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Three strikes and the max

  • January 19th, 2010

Great to hear that John Key has announced this law change. I'll pore over the detail later but congratulate National and Judith Collins for this sensible morphing of the successful Californian policy to a condition more suitable for New Zealand.

Of course the devil is all in the detail. I studied US experience closely before promoting three strikes and its the max as election policy in 2005.

I just hope it does not discredit criminal law reform through timid detail. Certainty of consequence is the secret to lowering crime rates, not severity of consequence. The detail must not let judges and Corrections interfere. It  must be clear to every recidivist offender that nothing will avert the specifiedconsequence of his third serious offence, not dopey excuses, or heart wrenching appeals to a soggy Parole Board, or even running out of money for prisons.

This announcement reminds me of the huge US success in cutting crime. Unwelcome as it may be to our defeatist criminologists the US is a wonderful source of experiments in crime control.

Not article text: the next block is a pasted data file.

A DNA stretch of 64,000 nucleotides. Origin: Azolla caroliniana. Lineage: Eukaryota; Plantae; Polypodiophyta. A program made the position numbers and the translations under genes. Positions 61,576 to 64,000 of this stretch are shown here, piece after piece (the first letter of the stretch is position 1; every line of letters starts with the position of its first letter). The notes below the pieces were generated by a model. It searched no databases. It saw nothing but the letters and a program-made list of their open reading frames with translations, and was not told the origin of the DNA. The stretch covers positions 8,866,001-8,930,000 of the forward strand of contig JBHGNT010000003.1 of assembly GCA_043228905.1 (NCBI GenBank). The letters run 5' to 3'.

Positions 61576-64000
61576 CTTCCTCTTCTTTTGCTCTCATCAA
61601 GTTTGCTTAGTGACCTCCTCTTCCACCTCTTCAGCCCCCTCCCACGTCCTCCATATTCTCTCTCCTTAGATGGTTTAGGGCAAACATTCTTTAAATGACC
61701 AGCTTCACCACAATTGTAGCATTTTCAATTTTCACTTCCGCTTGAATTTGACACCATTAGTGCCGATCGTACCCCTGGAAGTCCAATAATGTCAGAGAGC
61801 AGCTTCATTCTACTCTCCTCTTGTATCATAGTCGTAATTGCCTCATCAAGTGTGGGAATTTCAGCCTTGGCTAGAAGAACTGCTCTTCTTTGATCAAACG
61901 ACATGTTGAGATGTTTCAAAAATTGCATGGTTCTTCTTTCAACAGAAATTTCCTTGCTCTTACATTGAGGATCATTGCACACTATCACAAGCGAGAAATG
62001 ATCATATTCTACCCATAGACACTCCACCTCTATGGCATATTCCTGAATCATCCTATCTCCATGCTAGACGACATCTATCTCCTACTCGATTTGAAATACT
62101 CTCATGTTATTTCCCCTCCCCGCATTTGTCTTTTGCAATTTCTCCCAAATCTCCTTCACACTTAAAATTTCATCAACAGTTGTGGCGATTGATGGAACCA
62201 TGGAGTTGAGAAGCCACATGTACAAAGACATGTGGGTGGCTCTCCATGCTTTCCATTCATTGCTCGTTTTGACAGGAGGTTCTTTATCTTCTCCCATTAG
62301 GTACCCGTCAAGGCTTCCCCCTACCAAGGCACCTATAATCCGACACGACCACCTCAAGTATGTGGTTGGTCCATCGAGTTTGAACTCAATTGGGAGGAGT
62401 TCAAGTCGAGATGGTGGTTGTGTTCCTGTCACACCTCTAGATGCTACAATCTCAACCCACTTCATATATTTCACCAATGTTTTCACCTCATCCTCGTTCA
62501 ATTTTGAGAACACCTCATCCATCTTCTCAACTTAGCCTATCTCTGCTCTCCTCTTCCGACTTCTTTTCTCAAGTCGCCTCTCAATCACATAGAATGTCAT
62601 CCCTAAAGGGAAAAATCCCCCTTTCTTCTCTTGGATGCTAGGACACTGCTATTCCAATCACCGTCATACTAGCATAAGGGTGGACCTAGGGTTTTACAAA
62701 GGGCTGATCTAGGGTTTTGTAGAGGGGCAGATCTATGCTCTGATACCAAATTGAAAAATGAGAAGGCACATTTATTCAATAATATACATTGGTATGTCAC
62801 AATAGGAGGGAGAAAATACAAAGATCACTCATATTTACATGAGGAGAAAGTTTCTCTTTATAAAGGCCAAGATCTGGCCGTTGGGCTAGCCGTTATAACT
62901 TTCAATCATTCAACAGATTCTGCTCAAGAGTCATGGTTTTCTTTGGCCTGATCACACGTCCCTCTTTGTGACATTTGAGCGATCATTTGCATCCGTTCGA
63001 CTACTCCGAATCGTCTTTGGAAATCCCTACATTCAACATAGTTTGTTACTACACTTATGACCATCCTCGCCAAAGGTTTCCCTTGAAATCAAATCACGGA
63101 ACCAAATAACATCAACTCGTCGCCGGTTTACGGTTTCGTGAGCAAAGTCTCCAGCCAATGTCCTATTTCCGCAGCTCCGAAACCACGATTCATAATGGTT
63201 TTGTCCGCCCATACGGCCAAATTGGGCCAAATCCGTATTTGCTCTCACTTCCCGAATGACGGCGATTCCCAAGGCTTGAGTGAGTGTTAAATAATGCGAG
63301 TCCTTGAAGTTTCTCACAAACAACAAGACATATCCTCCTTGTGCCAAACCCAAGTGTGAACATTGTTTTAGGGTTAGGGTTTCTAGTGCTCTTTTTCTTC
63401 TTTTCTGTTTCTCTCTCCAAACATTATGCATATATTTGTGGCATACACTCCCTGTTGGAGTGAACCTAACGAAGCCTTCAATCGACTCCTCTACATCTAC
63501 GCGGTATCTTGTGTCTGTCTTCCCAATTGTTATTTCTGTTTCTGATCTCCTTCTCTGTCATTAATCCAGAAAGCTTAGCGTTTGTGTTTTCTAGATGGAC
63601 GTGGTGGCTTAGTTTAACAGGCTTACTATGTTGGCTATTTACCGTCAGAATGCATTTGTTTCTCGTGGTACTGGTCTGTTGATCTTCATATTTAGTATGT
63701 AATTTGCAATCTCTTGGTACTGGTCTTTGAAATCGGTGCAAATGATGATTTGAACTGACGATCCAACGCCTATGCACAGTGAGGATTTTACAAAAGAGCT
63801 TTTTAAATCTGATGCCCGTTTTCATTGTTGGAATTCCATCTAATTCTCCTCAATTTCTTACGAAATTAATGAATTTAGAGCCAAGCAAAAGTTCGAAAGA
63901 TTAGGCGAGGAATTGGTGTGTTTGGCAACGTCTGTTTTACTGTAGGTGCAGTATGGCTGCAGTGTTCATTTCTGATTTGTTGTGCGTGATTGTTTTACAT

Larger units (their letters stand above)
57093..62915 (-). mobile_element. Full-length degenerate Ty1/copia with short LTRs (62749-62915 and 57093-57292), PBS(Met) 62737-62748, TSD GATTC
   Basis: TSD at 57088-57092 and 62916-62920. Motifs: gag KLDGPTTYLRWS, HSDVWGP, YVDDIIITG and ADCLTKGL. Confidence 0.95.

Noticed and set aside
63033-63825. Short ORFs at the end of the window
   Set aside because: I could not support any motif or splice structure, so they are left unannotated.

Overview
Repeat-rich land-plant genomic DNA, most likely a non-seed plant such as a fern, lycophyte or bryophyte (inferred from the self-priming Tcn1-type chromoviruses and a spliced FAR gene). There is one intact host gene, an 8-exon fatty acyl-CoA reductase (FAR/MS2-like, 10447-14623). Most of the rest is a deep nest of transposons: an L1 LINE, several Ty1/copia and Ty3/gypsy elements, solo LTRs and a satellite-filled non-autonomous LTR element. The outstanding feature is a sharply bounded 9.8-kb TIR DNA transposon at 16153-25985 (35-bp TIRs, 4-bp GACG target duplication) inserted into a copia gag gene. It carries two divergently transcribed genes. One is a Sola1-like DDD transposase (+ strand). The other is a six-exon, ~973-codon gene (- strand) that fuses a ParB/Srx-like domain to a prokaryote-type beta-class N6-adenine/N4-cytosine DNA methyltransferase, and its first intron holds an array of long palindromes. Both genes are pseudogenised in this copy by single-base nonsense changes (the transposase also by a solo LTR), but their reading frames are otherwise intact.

See the Wall Street Journal for a fascinating recent refutation of the usual handwringing about the link between poverty, recession, unemployment and crime.


  • Mike Mckee
  • January 25th, 2010
  • 10:58 pm

It’s a start.
Now we must properly resources and support the prison officers.

Also build a new 1000 bed prison on both the North and South Island for first time offenders with classrooms, trade shops and counseling facilities.

The rest have made their choice.

  • Jim Maclean
  • January 28th, 2010
  • 5:29 am

Well said Mike Mckee. I despair that politicians refuse to understand that voters like me know that locking dangerous people away has a cost, and we are prepared to pay that cost as the price of our security.
Rehab needs to be the main focus of early offenders, but once a pattern has been set then it is simply a waste of time and money. I do not want angry dangerous people put back on the street.  Trying to be "nice" to dangerous brutalised people and then hoping that they will be "nice" in return is simply unrealistic. Lock the bad guys (and girls) up until there are reeasonable grounds to believe they are no longer a danger. An 80% chance of reoffending is not reasonable grounds!

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